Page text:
Chinese authorities seem to waging a war on pop music. The Ministry of Culture has handed music download Web sites a blacklist of 100 so-called offending songs that the sites must remove as they pose a threat to China's national cultural security, say reports.

The list of 100 forbidden songs includes tracks by Lady Gaga, Katy Perry, Christina Aguilera, Beyonce Knowles and the backstreet Boys.

The 100 Internet songs which are listed in the attached notice didn't abide by content censorship or record registration according to the Internet Culture Management Temporary Provisions, is the explanation provided on the Ministry of Culture's Web site. This is the third time that Chinese officials have come up with a song list that music Web sites in China are forbidden to distribute. Unless the record labels submit the songs for official approval, the sites have until Sept 15 to remove the songs or face unspecified punishment.

Lady Gaga was the most banned of all the acts with six of her songs on the list, all of which are from her latest album, Born This Way, reports the Daily Mail. The 12-year-old ballad I want it that way by the Backstreet Boys was also deemed unfit to the interest of the People's Republic.

Katy Perry's Last Friday Night and Beyonce Knowles' Girls run the world were also considered too vulgar and racy, according to E! Online.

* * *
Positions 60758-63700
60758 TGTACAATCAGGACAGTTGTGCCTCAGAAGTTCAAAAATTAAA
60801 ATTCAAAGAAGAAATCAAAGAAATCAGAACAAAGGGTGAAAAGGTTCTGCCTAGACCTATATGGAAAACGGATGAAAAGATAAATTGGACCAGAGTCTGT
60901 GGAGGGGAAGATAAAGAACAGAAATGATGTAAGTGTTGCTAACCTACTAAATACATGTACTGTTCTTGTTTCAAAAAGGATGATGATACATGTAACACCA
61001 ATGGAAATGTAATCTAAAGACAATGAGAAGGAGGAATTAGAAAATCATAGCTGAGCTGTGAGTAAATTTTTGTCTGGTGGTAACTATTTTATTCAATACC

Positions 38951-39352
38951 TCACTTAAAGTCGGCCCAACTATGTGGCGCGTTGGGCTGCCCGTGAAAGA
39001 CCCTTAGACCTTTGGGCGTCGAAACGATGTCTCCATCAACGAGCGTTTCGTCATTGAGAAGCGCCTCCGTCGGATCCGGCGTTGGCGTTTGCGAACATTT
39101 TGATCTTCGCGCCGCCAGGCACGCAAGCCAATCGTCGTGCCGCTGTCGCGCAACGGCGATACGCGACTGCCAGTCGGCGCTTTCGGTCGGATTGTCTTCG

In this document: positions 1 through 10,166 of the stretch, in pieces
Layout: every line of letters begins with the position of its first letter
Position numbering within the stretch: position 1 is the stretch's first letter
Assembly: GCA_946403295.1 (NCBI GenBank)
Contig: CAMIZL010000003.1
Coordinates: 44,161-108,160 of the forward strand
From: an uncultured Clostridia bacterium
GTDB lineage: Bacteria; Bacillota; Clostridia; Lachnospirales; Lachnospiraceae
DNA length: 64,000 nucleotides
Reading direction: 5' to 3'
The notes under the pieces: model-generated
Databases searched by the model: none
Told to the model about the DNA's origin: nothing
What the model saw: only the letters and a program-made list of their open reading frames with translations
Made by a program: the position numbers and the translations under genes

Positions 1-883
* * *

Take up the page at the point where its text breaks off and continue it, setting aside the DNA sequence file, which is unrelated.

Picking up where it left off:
Most of the songs on the lists are by artists from Taiwan, Hong Kong and Japan. The Chinese government takes great care in screening all imported entertainment content for political messages or commentary that runs contrary to its official line.

Previous songs considered as threats to Chinese culture included Michael Jackson's Hold My Hand, a Chinese cover version of Celine Dion's My Heart Will Go On and four songs by Canadian rocker Avril Lavigne.

Chinese authorities have become cautious of Western musicians after Icelandic singer Bjork shouted 'Tibet!' during a 2008 Shanghai concert having just performed her song 'Declare Independence'.

China's dynamic community of about 485 million Internet users has expressed resentment over the heavy handed treatment of the Chinese officials.

 Does the Ministry of Culture only want us to hear Red (revolutionary) songs from now on? one commentator wrote on the popular Sina Weibo microblogging Web site.

Pop music censorship tends to be unwittingly comical because censors show so little understanding of the art form. For every song that is banned, hundreds more explicit ones go unmolested, wrote Dorian Lynskey in guardian.co.uk.